South Korea: Growing greens in the subway

Situated in Sangdo Station on Line 7 of the Seoul Metro, South Korean tech startup Farm8 has its Metro Farm. It's a sleek, glass-encased plant nursery housing rows upon rows of hydroponic growing trays.  

The farm occupies 394m2 of space and produces around 30 kilograms of fresh vegetables daily. Most of those go directly into the salad bowls and smoothies of the 1,000-odd customers who frequent Farm8’s adjacent café. “We want to change the perception of farming,” Lee Hwang-myung, senior manager of the project, told Rest of the World. “We want to encourage people to see agriculture as something not of the past but as part of the future.” 

Interest in urban farming has been on the rise for some time in Asia, where innovators in some of the most densely populated cities in the world are seeking ways to reduce carbon emissions and ensure food security for their inhabitants. Since 2015, more than 60 urban farms have cropped up everywhere from former helicopter pads to the rooftops of shopping malls in Hong Kong. In Bangkok, the rooftop of Thammasat University is home to a sprawling 22,000-square-meter green oasis.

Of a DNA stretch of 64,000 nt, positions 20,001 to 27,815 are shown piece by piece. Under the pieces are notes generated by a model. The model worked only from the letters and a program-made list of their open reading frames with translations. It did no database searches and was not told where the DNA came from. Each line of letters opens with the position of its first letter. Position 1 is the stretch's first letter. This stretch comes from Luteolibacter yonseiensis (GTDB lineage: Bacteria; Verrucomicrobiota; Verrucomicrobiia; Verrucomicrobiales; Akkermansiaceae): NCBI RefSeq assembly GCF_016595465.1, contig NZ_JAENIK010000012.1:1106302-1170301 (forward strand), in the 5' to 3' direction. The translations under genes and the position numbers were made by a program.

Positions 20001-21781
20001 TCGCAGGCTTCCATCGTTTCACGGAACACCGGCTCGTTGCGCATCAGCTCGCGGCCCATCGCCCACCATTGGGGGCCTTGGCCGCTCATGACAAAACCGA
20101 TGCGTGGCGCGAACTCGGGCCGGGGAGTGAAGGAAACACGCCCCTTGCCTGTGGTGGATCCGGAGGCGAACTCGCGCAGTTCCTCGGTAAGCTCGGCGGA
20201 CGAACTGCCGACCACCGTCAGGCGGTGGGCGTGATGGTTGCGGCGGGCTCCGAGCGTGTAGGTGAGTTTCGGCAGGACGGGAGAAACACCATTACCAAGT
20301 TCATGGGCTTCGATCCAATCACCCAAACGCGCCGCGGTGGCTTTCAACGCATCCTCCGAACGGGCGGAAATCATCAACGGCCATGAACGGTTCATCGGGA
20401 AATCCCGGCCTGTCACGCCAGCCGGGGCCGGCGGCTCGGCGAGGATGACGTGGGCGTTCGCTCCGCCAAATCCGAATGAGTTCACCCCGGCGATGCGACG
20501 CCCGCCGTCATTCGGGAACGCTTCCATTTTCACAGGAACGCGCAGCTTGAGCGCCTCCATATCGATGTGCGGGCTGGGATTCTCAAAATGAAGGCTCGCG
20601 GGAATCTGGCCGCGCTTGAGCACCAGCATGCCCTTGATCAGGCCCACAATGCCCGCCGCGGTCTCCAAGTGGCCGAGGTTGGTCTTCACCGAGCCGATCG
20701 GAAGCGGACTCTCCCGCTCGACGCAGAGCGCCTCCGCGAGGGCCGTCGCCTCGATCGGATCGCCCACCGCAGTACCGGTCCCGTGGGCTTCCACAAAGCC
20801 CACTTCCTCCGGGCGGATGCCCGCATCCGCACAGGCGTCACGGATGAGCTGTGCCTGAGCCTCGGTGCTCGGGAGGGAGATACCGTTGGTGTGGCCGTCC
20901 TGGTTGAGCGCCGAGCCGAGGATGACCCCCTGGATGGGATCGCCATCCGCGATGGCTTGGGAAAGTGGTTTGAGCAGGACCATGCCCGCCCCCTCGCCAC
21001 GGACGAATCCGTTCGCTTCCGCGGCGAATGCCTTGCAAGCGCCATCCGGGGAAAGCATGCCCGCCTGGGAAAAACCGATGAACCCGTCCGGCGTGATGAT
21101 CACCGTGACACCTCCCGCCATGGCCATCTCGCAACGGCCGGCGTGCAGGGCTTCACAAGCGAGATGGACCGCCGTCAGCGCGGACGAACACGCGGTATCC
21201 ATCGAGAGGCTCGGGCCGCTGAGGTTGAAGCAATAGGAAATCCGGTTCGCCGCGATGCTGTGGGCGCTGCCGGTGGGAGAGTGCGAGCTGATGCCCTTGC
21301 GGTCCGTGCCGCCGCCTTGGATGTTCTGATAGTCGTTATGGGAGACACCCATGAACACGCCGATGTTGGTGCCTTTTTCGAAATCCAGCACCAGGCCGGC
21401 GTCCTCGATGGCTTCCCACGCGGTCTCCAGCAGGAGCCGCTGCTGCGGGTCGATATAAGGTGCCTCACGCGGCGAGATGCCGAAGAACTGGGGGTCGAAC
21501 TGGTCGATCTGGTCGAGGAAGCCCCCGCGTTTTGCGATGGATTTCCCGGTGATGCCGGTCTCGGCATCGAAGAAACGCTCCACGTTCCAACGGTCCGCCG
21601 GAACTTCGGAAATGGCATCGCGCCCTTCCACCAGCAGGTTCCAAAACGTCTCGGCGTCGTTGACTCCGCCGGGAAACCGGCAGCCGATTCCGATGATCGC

In Seoul, the Metro Farm has already proven such a hit that Farm8 has installed four others in subway stations around the city. The serene, underground landscapes serve as both a viable food source and as promotion for the startup, which offers various tiers of its vertical farms to corporations and private individuals looking to make their space—and the world—a little greener.

Read the complete article at Atlas Obscura

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